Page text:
In our project we study, (i) the role of normal and mutant HSP27 protein in regulating endothelial cell migration and (ii) the role of estrogen and breast tumor cell lines in affecting HSP27-dependent endothelial cell migration. To assess endothelial cell migration, we use a tissue culture model system that measures the movement of bovine endothelial cells into an area scraped clean of cells. Cells containing the human gene for HSP27 (and therefore producing elevated levels of HSP27) migrate faster into the area devoid of cells than control cells. Production of a mutant form of HSP27 inhibited cell migration. Endothelial cells producing either of these gene products have aberrant structural components that give the cell its shape and also function in many other processes including cell migration. That the enhanced migration rate of HSP27-producing cells is due to the effect HSP27 has on these structural elements is currently being tested.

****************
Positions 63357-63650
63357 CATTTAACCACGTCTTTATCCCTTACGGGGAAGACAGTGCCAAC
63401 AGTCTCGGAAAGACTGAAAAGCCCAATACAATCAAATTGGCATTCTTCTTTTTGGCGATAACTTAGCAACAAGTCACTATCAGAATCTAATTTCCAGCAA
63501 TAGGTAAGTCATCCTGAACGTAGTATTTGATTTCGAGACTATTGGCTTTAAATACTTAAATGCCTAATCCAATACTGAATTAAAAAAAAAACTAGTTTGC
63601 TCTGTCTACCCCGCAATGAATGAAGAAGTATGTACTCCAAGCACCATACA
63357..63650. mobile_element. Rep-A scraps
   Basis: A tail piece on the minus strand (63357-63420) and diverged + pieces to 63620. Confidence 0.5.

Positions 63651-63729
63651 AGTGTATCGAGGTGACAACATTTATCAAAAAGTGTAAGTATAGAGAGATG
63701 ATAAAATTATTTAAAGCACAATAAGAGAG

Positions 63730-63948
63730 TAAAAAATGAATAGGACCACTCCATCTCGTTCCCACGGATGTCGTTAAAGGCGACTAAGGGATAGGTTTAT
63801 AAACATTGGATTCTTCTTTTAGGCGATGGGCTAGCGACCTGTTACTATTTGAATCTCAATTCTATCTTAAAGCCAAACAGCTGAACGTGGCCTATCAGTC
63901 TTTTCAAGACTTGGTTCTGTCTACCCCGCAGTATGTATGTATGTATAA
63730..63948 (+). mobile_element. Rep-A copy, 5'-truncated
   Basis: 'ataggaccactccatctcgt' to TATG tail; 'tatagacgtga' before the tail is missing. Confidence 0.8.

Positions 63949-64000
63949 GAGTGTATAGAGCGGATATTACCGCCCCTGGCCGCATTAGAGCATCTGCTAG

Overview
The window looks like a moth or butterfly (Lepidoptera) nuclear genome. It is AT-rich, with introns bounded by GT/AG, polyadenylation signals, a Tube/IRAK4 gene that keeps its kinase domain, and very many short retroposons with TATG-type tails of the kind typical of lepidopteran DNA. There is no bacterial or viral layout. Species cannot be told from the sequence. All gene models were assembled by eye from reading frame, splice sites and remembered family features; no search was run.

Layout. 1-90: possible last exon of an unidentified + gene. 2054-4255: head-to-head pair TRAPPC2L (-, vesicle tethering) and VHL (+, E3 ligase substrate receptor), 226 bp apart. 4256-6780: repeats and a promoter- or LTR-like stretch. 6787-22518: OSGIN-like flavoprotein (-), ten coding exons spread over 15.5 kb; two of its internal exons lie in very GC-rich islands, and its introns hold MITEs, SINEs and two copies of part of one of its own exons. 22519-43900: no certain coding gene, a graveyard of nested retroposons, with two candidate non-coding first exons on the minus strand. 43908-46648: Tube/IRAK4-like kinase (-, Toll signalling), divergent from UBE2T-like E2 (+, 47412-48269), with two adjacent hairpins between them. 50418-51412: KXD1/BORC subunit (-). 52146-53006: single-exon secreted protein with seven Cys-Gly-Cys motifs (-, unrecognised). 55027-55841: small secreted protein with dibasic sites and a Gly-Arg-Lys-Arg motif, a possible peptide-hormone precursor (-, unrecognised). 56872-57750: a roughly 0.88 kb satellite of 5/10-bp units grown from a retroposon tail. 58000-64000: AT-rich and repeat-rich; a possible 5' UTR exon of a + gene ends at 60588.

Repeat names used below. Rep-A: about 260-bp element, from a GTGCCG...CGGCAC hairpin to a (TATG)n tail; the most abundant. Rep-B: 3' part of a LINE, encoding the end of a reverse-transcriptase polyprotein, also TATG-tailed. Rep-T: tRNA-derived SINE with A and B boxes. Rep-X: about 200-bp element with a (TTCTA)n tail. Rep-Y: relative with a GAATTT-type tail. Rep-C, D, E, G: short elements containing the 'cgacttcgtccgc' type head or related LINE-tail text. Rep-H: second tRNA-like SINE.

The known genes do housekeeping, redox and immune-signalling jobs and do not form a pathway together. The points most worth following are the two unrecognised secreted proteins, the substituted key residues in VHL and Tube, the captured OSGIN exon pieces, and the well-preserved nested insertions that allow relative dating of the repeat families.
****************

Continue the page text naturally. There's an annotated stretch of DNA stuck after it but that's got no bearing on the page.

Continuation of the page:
In contrast, HSP27 can also inhibit cell migration by mediating the release of a growth factor (known as high molecular weight basic-fibroblast growth factor, HMW b-FGF) when the cells are treated with estrogen. Purified HMW b-FGF or that released by estrogen-treated HSP27-producing cells stimulates the growth of breast tumor and endothelial cells, but inhibits the migration of cells in the culture assay. Importantly, we have also recently demonstrated that this factor inhibits the migration of tumor cells, and thus may have a role in regulating tumor metastasis. How HMW b-FGF functions to inhibit endothelial cell migration and the exact role of HSP27 in mediating its release are currently being elucidated.